Referring now to the drawing and initially to FIGS. 1 and 2, the basic components of the preferred instrument illustrated therein comprise a handle 10 and a heat transfer unit 11 which is connected to and supported from one end of the handle. As seen in FIG. 2, the handle 10 has a recessed free end 10a in which are supported two electric terminal prongs 13 by which the implement may be connected with the plug (not shown) of a conventional electric cord leading to a source of electrical energy.
The heat transfer unit 11 includes a hollow cylindrical shell 14 having the upper or outer closed end 15. Preferably, the shell is composed of aluminum or other material having good heat conductivity.
Positioned interiorly of the shell is an electric heating element which comprises the heat-resistant plate member 16 on which, is wrapped or wound an electric resistance heating wire 17. The width of the plate 16 is such that it fits easily within the interior of the shell 14. x
The ends of the resistance wire 17 are respectively connected with a short conductor 18 and a longer conductor wire 19. The wire 18 is in turn electrically connected with an electrically nonconductive base member 20 which forms the base of a thermostatic switch having the bimetal thermal element 21. The thennal element operates to open and close a contact at 22 in response to predetermined temperature limits. The fixed end of the bimetal element is connected with a contact at 23 and this contact is in turn connected with another conductor 24. v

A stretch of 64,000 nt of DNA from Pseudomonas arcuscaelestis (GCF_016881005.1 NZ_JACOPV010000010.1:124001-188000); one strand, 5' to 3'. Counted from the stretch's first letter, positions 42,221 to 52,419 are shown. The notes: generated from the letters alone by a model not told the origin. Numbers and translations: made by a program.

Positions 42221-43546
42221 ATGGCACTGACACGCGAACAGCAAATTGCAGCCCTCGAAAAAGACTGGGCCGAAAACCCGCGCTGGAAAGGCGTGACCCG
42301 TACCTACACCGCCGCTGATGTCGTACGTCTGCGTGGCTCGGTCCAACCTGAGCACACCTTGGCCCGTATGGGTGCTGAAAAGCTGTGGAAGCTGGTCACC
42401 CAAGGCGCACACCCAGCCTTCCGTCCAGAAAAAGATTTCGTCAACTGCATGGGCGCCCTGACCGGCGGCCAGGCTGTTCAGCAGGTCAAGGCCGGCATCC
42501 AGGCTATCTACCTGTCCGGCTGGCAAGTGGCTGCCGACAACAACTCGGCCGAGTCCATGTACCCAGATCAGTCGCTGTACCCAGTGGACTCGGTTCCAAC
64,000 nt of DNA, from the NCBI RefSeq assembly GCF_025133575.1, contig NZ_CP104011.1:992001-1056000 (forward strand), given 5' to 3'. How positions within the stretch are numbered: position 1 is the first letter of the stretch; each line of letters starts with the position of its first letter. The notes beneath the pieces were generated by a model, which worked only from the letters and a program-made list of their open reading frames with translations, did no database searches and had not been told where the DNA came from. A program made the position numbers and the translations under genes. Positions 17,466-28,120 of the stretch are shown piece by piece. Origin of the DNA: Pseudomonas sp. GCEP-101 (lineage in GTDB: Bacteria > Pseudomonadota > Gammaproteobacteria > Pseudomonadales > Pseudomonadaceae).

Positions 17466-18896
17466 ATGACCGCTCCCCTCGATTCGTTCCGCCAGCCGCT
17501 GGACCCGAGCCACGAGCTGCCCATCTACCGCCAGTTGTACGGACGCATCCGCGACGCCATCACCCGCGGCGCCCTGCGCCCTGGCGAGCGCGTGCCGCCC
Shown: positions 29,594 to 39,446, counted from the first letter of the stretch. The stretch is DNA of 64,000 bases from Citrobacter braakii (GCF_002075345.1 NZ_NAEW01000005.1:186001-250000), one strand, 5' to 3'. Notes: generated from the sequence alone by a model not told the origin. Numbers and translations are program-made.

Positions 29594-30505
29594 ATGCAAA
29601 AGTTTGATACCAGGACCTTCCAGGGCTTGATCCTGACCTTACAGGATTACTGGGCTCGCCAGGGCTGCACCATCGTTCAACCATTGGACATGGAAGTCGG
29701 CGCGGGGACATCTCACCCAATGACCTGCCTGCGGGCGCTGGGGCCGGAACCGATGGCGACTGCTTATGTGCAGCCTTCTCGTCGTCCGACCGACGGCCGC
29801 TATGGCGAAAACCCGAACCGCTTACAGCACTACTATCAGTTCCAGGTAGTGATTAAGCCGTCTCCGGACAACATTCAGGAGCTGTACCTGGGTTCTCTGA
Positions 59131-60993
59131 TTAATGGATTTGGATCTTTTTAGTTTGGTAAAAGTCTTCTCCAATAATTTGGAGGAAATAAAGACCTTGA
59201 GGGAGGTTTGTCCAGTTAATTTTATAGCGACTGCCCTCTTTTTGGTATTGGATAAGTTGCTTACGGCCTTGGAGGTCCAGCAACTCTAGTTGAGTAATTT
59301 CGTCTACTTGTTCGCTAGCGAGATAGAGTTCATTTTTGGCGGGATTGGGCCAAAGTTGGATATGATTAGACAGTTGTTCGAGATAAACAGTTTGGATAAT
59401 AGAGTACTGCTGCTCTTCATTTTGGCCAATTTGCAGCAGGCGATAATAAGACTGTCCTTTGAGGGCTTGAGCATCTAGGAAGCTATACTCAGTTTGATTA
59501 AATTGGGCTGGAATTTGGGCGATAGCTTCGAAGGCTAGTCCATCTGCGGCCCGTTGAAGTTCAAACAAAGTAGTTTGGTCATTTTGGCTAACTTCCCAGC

The open lower end of the shell 14 is closed by means of a pluglike closure member 25 which fits telescopically within .the end of the shell and which is composed of metal. The rim of the member 25 is provided with a circumferential groove 26. The shell is joined with the closure 25 by striking metal segments 14a into the groove at at least two points around the shell. The closure member is positioned properly within the shell by means of an end flange 27 which provides a shoulder which seats against the confronting end edge of the shell.
The closure member 25 is provided with a central aperture 25a. Received through this aperture and extending well beyond the closure member is the barrel portion 29 of a hollow rivet having the flanged head 29a which seats on the inside end of the closure member. The electric leads 19 and 24,
which incidentally are thermally insulated, exit from the shell 14 through the axis of the rivet 29.
The heating unit 11 is completed by inclusion on the interior of shell 14 at the upper end of ceramic heat storage elements 30 which are press fitted into the interior of the shell.
The handle 10 includes the main handle portion 12-which may be made of any satisfactory plastic such as, for example, a molded high density polyethylene. The handle may be given any'shape comfortable to the hand. The handle illustrated is a hollow handle having the relatively large head portion 12a which is formed internally with a counterbore 12b defining an annular shoulder 120.